Episode 11: data Artisans – Apache Flink Stream Processing with Kostas Tzoumas

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Kostas Tzoumas is the Co-founder and CEO of Berlin-based data Artisans, the leading company behind Apache Flink, an open source stream processing framework that merges event-driven applications and real-time analytics. In this episode, Kostas discusses how Flink went from university research, to open source project, and finally to a commercial enterprise.

Update: In February 2019 data Artisans changed their name to Ververica.

Transcript

Intro

Michael Schwartz: Welcome to episode 11 of Open Source Underdogs, the podcast where we try to process all the incoming information about open source business models.

Kostas Tzoumas is a CEO and one of the founders of data Artisans, a company who commercialized Apache Flink. Flink enables developers to query big data in real time, as it’s being created.

I’m recording this episode in data Artisans’ Berlin office. Kostas, thank you for joining us today.

Kostas Tzoumas: I’m happy to be here.

Michael Schwartz: Kostas, tell us about yourself – what’s your background before you got involved with data Artisans?

Kostas Tzoumas: So my background is in computer science. I started in computer science, I did a PhD in database systems, and then I moved here in Berlin to do research on big data. And this is actually where the whole idea of Apache Flink and data Artisans as a company came through, through the research work doing at the university here in Berlin.

What Is Stateful Stream Processing

Michael Schwartz: Keeping in mind that our audience is general interest/business, could you tell us a little bit about what Stateful Stream Processing means and specifically what is Apache Flink?

Kostas Tzoumas: I would say Stateful Stream Processing is a fancy technical word for something super simple. And the whole premise is the following: If you think of data, the way that data is usually generated is continuously.

So think of a clickstream. A clickstream is basically capturing the clicks, and the things that we do on websites or apps or whatever. Or think of sensors in the natural world, measuring something and awaiting data. Or think of financial transactions.

The way that data is born in the outset is always one event at a time. It is a continuous stream of events – that is what streaming means.

And the main idea behind stream processing and Stateful Stream Processing is to embrace this fact, and instead of trying to land the data first to some place, and then process them, and then do analytics on them, it is to do the analytics while the data is flowing. That is basically Stateful Stream Processing.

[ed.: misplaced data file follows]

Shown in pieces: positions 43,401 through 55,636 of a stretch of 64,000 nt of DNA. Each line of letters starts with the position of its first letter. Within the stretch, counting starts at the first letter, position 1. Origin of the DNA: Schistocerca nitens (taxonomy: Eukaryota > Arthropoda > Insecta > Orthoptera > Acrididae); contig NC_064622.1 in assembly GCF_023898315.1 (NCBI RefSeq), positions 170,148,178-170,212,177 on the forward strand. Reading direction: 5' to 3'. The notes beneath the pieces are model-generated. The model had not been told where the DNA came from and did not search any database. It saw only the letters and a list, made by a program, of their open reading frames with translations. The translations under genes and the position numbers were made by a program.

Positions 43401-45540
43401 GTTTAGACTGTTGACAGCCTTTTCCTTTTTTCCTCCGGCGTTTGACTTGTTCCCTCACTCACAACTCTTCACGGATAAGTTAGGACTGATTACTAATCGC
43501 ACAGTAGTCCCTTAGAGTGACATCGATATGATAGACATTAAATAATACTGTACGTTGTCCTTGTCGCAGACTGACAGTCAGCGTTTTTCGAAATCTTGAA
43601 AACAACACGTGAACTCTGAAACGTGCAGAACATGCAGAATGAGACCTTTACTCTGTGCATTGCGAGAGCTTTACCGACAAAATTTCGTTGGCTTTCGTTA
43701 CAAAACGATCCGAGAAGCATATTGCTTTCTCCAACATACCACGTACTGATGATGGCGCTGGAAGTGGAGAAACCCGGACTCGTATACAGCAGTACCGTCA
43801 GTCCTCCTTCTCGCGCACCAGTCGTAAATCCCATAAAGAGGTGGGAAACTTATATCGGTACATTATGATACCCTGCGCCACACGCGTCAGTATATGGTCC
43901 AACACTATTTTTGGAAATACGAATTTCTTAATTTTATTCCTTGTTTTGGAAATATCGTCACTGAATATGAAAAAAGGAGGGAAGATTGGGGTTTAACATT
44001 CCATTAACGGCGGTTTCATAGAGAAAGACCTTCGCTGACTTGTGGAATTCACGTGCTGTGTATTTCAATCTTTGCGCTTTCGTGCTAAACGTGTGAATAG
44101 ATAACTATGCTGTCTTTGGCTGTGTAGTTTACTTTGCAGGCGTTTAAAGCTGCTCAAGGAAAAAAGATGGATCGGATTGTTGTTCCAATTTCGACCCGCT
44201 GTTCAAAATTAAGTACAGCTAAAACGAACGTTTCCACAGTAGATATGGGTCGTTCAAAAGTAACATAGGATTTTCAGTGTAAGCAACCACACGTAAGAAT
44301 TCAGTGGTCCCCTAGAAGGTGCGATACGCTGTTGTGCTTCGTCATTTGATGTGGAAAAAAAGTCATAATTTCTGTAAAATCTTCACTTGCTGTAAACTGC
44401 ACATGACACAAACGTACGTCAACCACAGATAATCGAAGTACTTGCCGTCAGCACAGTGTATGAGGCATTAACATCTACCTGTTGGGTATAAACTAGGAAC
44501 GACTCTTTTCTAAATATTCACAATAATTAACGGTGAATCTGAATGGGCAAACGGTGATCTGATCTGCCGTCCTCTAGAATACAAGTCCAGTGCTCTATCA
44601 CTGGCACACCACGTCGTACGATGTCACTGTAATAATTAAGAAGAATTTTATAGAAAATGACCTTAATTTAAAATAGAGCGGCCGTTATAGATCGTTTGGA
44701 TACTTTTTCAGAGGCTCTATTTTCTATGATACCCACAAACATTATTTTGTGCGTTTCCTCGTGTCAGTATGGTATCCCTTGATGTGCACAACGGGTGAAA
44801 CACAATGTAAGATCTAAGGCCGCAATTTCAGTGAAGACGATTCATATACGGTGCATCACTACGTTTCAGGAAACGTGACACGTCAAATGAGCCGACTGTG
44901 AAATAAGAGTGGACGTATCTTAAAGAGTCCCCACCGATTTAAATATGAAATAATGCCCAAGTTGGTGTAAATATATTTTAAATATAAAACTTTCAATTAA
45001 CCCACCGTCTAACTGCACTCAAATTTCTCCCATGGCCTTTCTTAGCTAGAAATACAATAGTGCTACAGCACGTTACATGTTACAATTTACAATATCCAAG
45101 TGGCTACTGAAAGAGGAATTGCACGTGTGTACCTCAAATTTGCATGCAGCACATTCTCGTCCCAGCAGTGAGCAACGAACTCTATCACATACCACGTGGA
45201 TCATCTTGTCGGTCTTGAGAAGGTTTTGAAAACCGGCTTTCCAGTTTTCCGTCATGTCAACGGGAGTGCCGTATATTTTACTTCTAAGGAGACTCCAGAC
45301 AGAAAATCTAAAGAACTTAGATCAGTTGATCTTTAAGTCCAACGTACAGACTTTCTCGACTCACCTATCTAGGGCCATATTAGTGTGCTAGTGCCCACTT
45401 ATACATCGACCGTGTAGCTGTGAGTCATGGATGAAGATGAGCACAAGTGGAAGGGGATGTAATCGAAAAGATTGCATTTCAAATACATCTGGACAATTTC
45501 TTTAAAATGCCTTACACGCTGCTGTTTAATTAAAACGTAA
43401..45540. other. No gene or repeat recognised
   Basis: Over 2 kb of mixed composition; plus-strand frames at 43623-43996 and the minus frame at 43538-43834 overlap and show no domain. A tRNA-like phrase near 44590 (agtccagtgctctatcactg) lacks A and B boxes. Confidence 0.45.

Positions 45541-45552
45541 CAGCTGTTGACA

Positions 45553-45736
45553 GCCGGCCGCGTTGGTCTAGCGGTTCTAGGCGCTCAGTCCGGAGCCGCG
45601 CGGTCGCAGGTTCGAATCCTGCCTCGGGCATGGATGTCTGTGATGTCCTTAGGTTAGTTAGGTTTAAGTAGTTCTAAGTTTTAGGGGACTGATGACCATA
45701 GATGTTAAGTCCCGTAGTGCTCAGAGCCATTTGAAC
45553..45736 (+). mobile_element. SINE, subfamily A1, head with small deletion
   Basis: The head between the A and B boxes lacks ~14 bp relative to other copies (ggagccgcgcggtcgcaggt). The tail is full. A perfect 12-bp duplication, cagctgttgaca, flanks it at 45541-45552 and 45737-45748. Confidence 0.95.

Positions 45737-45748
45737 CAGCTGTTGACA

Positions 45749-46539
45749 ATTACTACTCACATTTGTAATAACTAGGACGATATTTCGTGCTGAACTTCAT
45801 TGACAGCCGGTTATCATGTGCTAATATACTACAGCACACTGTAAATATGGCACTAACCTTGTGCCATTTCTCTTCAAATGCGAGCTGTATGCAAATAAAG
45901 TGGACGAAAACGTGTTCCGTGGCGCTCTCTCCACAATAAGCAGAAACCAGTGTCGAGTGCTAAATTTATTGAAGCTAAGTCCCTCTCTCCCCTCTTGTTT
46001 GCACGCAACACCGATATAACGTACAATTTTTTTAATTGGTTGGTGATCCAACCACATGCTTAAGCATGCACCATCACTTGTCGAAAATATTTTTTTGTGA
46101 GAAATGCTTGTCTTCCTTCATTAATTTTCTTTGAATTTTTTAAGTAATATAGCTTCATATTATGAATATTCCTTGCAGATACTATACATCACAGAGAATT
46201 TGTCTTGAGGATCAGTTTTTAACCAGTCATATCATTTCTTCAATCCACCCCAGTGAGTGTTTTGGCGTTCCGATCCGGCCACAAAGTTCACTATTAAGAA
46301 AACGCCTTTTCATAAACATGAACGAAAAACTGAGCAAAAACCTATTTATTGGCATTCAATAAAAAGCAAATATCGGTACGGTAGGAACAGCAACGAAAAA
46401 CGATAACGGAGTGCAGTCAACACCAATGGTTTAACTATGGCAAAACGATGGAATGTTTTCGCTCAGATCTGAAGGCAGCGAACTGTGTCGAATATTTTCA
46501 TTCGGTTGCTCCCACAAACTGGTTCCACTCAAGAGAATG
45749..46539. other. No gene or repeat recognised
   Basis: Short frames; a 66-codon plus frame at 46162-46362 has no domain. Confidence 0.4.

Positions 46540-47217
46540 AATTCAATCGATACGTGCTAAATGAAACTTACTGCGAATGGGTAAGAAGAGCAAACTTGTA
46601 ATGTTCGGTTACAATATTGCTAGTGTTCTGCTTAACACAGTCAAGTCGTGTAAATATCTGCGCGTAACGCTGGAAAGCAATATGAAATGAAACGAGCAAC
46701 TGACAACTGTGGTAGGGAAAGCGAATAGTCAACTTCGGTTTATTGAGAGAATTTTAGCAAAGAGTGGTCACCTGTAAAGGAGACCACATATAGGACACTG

“Stateful” means that the computation itself is my worry, so stateful is really just a word for doing more than something trivial if you will, so analytics on the data, building applications on these streams of data that do, for example, things like fraud detection. For example, we are working with banks that are getting a continuous stream of credit card transactions, and they’re trying to classify whether the transaction is real or fraudulent.

The state in this case refers to the model. It can be a machine-learning model that determines whether a transaction is false or not. It can do things like real-time personalization, real-time recommendations.

So, for example, as people are buying things in any commercial, for as people are looking up things, hovering over something then you can continuously adjust the model that recommends new things to your customers.

One example is that we have been working together with Alibaba for quite a while, and they have built the service and recommender engine, based on this concept of using the real-time information for personalization and recommendations.

Other relevant work there is what Netflix has done with Apache Flink, taking into account what we are doing real-time on Netflix to personalize the website and recommend movies and series to you.

What Is Flink?

Michael Schwartz: Tell me a little bit about Apache Flink.

Kostas Tzoumas: It has a very interesting history.

I think the first line of call was written by my co-founder, maybe 9, 10 years ago, it started basically as a platform, that was when the whole idea of big data and distributed data processors, like Hadoop, was starting out. And the idea was to do that in real time, so massively distributed data brochures that came out were very batch processing-oriented, meaning that you would get a lot of data that you would process, that you would wait for a few hours, and then you would get an answer.

And the idea was to do that continuously and do that in real time.

As I said, it started out as a research project here at the Technical University of Berlin, then the team open sourced it so we donated it to the Apache software foundation.

That is when we came up with the name Apache Flink. So “flink” is a German word for agile or fast. And then a very fitting logo for this was a squirrel, which is very popular in Germany, it’s an animal that can move very fast.

And from then on it has been basically several years of the project, growing massively in an open source community, so it is by now one of the biggest projects in big data because it is being used in production by most of the tech companies in the world and also enterprise.

Origin Of data Artisans

Michael Schwartz: How did data Artisans get started?

Kostas Tzoumas: That I would say follows really the Flink history.

So the team that built the project at the university, at some point we decided that the best way to accomplish the mission that we were having, which was to really bring the technology out in the world and have everybody use it – this was best accomplished by starting a company rather by doing academic research.

So when we started data Artisans about 4 years ago, we had a very simple goal, which was to make it possible for everyone to use stream processing with Apache Flink.

How To Go From Project To Funding?

Michael Schwartz: It seems like the funding and the company almost got started at the same time – how did that happen?

Kostas Tzoumas: I would say that clearly, from the beginning, we were always positioned as a company based on the open source, so what we had was a great technology, a great open source community.